About This Blog

Ludwig von Mises (1881-1973) was the greatest economist of my time. His greatest works can be accessed here at no charge.

Mises believed that property, freedom and peace are and should be the hallmarks of a satisfying and prosperous society. I agree. Mises proved beyond a shadow of a doubt that the prospect for general and individual prosperity is maximized, indeed, is only possible, if the principle of private property reigns supreme. What's yours is yours. What's mine is mine. When the line between yours and mine is smudged, the door to conflict opens. Without freedom (individual liberty of action) the principle of private property is neutered and the free market, which is the child of property and freedom and the mother of prosperity and satisfaction, cannot exist. Peace is the goal of a prosperous and satisfying society of free individuals, not peace which is purchased by submission to the enemies of property and freedom, but peace which results from the unyielding defense of these principles against all who challenge them.

In this blog I measure American society against the metrics of property, freedom and peace.

Sunday, July 31, 2016

"...now will we deal worse with thee, than with them."

Now that the political conventions of both major parties have come and gone, I've been struggling to make sense of the upcoming presidential election. I had planned to compose a definitive post on the subject. I had it all figured out. But, after several fits and starts, I had nothing. I was ready to give up.

And then it hit me. We're not Americans electing the next President of the United States. We're residents of Sodom or Gomorrah electing a new mayor!

Yeah, I know, that's kind of an over-the-top analogy -- and kind of silly to boot, but all I ask is that you give me a few minutes to explain and then think about it.

I love old movies, the ones in black and white starring deceased actors. I just finished watching one made in 1950: "The Next Voice You Hear...." James Whitmore stars as "Joe Smith, American." Wikipedia describes Joe and his wife, Nancy Davis (yes, that Nancy Davis, Reagan's wife) in the movie as "a typical American couple." Some would call the film a corny, little allegory. Maybe it is. One thing is sure. Hollywood won't be making the sequel anytime soon. You see, the movie was produced by a major studio (MGM) and its theme was the inherent goodness and greatness of God.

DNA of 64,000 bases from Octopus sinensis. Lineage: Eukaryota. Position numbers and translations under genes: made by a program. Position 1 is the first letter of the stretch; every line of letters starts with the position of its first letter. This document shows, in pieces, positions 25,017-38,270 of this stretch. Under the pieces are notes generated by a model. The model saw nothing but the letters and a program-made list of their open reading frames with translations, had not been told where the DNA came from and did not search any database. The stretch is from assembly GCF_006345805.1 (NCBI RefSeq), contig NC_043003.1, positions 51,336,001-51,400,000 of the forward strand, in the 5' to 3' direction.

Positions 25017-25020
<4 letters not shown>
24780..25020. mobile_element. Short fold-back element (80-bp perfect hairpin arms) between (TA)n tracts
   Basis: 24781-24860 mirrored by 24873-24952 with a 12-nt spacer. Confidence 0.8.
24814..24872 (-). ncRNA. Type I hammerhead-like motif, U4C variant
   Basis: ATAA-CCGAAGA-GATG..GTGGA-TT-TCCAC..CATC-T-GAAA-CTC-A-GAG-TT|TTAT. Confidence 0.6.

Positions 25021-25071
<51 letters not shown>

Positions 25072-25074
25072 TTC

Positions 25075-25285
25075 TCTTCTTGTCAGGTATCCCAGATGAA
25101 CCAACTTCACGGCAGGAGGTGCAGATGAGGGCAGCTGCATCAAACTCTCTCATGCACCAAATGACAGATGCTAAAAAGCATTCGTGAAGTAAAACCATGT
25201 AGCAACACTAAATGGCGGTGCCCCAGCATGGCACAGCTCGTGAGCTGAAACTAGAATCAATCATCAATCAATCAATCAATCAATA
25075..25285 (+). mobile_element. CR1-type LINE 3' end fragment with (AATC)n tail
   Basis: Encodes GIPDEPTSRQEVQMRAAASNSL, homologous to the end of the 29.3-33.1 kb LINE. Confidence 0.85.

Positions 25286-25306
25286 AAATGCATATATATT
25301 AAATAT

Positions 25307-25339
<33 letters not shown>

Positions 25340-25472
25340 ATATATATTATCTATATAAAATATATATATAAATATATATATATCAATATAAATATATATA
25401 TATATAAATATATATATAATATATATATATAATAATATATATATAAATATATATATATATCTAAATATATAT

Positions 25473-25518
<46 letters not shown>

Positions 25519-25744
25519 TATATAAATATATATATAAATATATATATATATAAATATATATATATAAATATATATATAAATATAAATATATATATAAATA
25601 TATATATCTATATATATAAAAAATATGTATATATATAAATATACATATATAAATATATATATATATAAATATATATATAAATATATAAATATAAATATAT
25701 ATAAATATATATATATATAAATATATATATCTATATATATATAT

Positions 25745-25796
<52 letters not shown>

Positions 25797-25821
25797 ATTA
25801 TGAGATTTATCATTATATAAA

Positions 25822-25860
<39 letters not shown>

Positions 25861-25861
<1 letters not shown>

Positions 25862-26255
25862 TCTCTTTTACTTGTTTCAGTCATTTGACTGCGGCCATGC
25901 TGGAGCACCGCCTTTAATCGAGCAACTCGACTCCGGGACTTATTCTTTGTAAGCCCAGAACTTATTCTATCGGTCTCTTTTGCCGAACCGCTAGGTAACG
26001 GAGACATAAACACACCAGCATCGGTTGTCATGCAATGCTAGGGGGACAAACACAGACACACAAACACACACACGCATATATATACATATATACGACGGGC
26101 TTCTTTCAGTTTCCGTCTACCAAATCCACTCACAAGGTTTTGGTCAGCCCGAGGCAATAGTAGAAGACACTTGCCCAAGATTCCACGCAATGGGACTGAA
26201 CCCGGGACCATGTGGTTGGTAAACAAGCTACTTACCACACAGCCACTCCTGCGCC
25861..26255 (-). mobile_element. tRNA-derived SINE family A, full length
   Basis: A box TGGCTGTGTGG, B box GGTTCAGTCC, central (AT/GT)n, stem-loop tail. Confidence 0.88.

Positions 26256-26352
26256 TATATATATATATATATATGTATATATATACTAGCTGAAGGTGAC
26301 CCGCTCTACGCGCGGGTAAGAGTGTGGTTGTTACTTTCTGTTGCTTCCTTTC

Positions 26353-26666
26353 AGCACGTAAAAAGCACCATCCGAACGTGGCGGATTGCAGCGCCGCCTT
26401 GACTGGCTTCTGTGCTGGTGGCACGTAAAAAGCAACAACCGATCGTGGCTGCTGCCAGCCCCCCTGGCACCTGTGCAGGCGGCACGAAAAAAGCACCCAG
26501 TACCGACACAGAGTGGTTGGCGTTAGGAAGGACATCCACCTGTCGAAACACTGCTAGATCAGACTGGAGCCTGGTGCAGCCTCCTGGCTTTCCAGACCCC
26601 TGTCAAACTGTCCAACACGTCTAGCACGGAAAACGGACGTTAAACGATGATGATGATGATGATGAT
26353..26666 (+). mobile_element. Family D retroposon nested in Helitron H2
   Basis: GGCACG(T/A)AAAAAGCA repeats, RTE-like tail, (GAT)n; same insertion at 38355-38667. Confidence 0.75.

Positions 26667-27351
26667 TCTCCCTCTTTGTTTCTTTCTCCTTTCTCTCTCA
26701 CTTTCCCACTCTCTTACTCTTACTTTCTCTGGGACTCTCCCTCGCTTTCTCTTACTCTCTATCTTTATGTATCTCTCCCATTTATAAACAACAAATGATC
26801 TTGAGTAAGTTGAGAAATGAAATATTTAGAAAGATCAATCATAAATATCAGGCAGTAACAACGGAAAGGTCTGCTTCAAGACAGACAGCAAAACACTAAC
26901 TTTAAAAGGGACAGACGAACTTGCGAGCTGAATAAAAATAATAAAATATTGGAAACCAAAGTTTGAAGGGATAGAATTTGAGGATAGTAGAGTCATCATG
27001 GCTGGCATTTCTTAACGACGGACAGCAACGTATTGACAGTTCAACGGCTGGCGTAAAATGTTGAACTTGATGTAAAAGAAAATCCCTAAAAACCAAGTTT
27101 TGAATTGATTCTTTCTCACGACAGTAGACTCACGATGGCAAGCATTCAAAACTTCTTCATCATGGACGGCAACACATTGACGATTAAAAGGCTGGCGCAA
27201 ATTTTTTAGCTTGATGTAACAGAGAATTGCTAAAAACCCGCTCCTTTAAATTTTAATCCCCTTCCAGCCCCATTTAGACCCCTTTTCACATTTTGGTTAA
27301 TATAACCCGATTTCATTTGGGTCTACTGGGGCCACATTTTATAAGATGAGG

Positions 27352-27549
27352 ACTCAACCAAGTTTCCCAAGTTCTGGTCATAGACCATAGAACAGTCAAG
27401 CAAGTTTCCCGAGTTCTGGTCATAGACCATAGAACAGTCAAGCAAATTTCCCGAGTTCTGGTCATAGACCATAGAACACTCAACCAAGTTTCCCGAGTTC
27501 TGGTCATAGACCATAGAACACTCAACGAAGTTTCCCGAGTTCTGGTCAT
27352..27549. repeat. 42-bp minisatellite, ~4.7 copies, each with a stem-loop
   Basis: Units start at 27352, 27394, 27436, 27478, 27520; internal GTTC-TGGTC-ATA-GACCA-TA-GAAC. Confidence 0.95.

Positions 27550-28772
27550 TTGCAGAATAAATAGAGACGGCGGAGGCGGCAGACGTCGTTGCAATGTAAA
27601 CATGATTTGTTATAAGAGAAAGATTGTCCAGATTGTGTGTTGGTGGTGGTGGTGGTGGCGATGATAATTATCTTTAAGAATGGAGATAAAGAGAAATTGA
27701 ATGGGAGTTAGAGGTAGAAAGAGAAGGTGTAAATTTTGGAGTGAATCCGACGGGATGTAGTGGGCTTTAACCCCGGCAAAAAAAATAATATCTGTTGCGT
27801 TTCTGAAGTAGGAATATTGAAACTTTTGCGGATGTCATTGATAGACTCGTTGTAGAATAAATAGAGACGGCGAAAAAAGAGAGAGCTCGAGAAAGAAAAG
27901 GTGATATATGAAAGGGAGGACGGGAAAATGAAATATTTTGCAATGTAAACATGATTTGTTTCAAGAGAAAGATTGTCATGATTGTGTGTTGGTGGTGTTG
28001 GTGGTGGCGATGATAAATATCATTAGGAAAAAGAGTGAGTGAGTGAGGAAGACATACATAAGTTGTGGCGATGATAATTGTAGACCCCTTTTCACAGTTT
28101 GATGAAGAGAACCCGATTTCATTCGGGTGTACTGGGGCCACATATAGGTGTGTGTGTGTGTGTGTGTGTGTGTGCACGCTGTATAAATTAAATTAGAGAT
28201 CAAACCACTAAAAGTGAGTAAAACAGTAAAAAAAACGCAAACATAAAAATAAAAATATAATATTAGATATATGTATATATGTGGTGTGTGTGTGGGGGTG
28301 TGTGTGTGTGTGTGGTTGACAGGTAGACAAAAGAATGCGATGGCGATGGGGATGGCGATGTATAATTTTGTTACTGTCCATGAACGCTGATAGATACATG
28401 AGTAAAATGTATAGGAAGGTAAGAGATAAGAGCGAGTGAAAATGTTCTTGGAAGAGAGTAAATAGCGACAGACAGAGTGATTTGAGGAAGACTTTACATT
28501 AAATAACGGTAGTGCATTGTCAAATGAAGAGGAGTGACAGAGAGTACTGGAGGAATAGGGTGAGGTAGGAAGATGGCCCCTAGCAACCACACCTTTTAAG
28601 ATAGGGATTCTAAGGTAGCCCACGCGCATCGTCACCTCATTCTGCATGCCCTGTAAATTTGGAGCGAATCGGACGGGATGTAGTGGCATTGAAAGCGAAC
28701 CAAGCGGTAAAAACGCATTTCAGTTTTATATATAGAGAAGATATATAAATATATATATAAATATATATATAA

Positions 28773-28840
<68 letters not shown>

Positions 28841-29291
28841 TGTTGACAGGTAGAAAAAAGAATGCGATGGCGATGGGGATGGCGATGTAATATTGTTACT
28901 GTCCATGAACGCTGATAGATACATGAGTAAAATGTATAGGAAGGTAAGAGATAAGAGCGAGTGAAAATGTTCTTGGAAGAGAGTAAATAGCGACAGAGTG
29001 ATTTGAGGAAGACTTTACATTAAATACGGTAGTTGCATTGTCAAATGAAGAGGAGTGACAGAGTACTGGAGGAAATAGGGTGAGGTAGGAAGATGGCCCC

Whether you agree with the movie's message or not, what's interesting about the film is that it describes life in 1950's America pretty much to a "T." I know. I grew up in the '50's in small town America, smack in the middle of flyover country. My mom worked at home in an apron and packed a lunch pail for my dad who worked at a local factory that made outboard engines for boats.

Our neighborhood was a close-knit group. It wasn't unusual for "Neighbor Gus" to invite me into his home for cookies and milk with his wife, Ella, or to slap me on the butt for getting into trouble when my dad or mom weren't there to do it themselves. Dad carpooled to work with another neighbor and I rode along as far as my Catholic grade school. And oh, like the kid in the movie, I had a paper route too and my dad helped me work it once when I was sick.

Critics and skeptics would be quick to point out that my small-town world at the time was story-book, lily-white and Christian. And they'd be right, but that's just the way things were back then and I'll be damned if I'll apologize for it. Blacks and Muslims simply lived in another part of the world. I couldn't help that. All I know is that the neighbors I knew (and I knew most of them) were good people, friendly and caring, with nice families willing to lend a hand to anyone in need.

The movie reminded me of the values that permeated society back then, the same values I write about here: private property, individual freedom and peace. Joe Smith, American, was an assembly-line worker always pressed for cash. He couldn't afford a radio for his car. He put up with a starter that didn't always crank. When the refrigerator broke down, he didn't call a repairman or 911, he fixed it himself. Sure, he had a one-time, drunken bout with despair, but in the end he persevered because he believed in God, loved his family and lived the American way. He was confident life for him and his family would improve because he was working his way up to foreman.

The problem is that somewhere between then and now the country lost its way. We, as citizens, lost respect for traditional American values and, as a result, we lost respect for our neighbors. Instead of a friendly society we find ourselves now in an angry one. Instead of a healthy respect for the law and those that enforce it, each of us tries to turn and twist the law to our own political advantage. Today citizens and policemen are killing each other in our streets, and some are bragging about it. Instead of the peace I knew in my world of the 1950's, conflict is rampant today and, if we're not careful, the whole thing is going to blow up in our face.

Americans, especially Americans like me who are old enough to have lived the traditional American way, know that all is not right in America today. We can sense it. There is a tension in the air. Black or white, liberal or conservative, Americans feel the country has one foot in the grave.

Consequently, our politics this year is fierce. The political slogan might be: "a matter of life or death," or "you're either with us or against us," or "the enemy of my enemy is my friend." Democratic and Republican partisans argue that their candidate is America's savior incarnate. The ironic part is these partisans don't seem to believe it themselves. They commonly end arguments with undecided voters by describing their candidate as "the lesser of two evils."

Hogwash. I don't believe evil exists in degrees. Neither do I believe that the next president is capable of pulling our sorry asses out of the wringer. America's problems are much deeper than that and much more personal.